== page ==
September 28th, 2016

First Lady Michelle Obama Visiting USDA Employees

Throughout my 30-plus years in communications, I’ve written many executive speeches for various employee meetings, conferences and press events. I’m usually in awe of how the words come to life by the speaker — especially when they allow their personality to shine through.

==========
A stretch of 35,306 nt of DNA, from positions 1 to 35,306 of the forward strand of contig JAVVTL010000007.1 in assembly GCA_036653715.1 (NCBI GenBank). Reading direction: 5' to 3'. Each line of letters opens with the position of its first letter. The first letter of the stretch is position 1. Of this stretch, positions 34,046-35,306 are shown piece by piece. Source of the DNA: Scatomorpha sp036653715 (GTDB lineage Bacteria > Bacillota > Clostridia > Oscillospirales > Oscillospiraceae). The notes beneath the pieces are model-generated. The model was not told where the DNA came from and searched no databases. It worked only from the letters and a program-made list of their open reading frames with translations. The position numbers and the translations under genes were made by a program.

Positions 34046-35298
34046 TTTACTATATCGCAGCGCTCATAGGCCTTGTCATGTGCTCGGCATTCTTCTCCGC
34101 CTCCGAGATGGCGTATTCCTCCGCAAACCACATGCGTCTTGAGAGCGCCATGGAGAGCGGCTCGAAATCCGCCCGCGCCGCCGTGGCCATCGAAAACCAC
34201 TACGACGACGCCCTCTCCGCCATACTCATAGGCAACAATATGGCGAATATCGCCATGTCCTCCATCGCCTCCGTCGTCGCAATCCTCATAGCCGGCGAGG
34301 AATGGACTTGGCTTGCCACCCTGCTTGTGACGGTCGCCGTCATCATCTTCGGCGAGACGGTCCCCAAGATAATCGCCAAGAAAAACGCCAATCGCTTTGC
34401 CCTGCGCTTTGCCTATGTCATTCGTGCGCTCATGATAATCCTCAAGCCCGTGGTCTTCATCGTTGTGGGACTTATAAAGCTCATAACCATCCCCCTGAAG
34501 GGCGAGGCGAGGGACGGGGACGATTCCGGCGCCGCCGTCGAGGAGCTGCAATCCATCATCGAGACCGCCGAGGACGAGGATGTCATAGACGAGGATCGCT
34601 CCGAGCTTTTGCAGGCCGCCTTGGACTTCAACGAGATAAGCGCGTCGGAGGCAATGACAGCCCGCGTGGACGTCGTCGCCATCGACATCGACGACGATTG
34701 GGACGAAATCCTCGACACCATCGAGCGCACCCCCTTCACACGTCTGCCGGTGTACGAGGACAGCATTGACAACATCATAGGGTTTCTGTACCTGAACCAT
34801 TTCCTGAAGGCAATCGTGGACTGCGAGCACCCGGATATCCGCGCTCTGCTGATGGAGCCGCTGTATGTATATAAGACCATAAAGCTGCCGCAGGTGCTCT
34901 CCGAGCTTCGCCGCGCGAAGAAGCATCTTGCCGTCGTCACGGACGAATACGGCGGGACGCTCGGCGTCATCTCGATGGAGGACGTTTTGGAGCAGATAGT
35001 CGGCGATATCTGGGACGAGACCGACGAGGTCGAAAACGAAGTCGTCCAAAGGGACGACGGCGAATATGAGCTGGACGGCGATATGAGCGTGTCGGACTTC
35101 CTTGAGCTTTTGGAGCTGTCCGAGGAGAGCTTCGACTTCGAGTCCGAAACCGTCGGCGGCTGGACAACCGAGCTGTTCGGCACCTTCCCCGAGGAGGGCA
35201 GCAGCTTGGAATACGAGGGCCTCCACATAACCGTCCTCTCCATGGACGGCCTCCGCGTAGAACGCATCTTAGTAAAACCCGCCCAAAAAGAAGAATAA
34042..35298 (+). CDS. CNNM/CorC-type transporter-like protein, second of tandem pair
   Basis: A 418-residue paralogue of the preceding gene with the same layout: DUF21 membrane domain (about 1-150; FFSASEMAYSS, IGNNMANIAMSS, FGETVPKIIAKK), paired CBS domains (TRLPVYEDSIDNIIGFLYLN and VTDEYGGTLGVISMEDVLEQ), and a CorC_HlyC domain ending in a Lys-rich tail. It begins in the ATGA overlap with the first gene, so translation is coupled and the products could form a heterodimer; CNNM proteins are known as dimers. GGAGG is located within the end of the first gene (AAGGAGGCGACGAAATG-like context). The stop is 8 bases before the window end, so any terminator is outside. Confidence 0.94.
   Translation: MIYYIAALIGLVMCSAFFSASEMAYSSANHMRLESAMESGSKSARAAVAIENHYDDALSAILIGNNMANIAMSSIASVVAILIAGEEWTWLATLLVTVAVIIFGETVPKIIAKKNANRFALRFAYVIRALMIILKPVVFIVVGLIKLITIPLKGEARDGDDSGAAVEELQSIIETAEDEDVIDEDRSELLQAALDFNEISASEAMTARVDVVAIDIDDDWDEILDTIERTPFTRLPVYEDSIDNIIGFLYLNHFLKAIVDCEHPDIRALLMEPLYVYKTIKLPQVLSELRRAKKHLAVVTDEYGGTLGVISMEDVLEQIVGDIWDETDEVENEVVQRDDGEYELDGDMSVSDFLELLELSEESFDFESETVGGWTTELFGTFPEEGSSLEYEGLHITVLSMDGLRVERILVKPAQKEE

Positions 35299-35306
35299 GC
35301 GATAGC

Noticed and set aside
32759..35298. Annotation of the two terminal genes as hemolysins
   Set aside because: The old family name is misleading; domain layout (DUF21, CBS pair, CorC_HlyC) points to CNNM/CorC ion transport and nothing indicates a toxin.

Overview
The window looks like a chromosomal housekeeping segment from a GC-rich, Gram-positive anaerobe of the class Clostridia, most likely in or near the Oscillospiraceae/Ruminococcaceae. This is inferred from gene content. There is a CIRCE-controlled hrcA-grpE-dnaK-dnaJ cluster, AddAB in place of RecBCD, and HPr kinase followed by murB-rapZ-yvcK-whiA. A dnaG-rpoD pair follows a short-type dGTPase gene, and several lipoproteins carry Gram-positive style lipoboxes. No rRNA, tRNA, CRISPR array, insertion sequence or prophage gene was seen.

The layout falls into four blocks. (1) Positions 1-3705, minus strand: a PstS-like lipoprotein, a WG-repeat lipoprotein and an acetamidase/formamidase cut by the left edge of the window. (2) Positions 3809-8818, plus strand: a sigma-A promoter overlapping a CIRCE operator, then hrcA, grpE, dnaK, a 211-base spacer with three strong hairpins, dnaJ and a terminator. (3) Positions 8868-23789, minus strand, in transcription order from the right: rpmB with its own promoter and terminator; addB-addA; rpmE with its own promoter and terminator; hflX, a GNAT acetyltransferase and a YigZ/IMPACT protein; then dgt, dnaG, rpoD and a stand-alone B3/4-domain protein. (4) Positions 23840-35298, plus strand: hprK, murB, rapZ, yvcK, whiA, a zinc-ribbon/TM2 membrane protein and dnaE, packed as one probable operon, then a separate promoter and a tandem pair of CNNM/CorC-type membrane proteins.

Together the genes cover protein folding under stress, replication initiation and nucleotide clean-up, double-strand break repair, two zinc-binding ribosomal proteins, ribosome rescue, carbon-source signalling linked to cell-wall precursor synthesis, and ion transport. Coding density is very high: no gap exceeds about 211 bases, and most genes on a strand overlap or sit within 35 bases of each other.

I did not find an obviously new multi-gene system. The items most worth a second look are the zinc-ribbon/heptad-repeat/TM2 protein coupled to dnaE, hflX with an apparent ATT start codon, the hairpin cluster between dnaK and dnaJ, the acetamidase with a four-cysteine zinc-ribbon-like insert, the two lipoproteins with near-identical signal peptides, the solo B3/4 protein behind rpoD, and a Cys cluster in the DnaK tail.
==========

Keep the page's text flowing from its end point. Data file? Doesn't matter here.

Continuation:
As I listened to First Lady Michelle Obama’s speech on the first night of the Democratic National Convention on July 25, I was impressed by the words and the delivery of her speech. So what made the speech so special? Below are seven lessons and reminders that can help us connect the hearts and minds in future speeches: 1. Make it personal. At the onset, the First Lady talked about being a mother and the importance of instilling a foundation of values and morals in her daughters in this “unusual life” in the spotlight. Once I was preparing a women’s initiative speech for a CEO, and I asked, why is advancing women important to you? He wanted to give it some thought over the weekend. When we got back together, he talked about how his mother had a college degree, but because she was a woman, she couldn’t be more than a secretary. He also told me that he wanted to ensure that his daughters had better opportunities than the previous generation. Needless to say, injecting that personal information made for a much stronger speech and connected to the hearts of the audience. 2. Take the high road. Although we knew who she was referring to, Mrs. Obama didn’t directly call the opponent out. It wasn’t necessary. Often, we spend too much time worrying about our competitors and what they are saying about us instead of focusing on our vision. She spoke about ignoring the hurtful things that her daughters heard from public figures on TV and urged them not to stoop to their level. “When they go low, we go high.” 3. Paint a picture of the future. During her speech, she often came back to “leaving a better world for her daughters and our kids.” The First Lady also laid out the character traits needed to take the country forward. “I want a president with a record of public service… teach[ing] our children that everyone in this country matters… [who] believes in the vision that our founders set forth.” 4. Focus on strengths. Once she talked about the character flaws that don’t make a good president, she clearly outlined the values and maturity needed as a commander-in-chief. The First Lady gave examples of how Hillary Clinton exhibited these traits when she lost the election to her husband. “She didn’t get angry or disillusioned. Hillary didn’t pack up and go home, because as a true public servant, she knows this is so much bigger.” 5. Make it relatable. Ask yourself, why should anyone care? Mrs. Obama brought it down to the individual and community level when she emphasized coming together for the sake of our kids. She identified volunteer coaches, Sunday School teachers and heroes who risk their lives for us. She also empathized with the families in Dallas and Orlando, who recently lost loved ones to violence. More important, she became very emotional when she pointed out the amazement of living in a house that slaves built and how she watches her daughters playing with their dogs on the White House lawn. 6. Have a call to action. I always ask leaders, what is it that you want people to know, feel and do? The First Lady encouraged everyone to have a sense of urgency and passion for getting out and voting. 7. Have a memorable close. As Mrs. Obama said, “Don’t let anyone ever tell you that this country isn’t great!”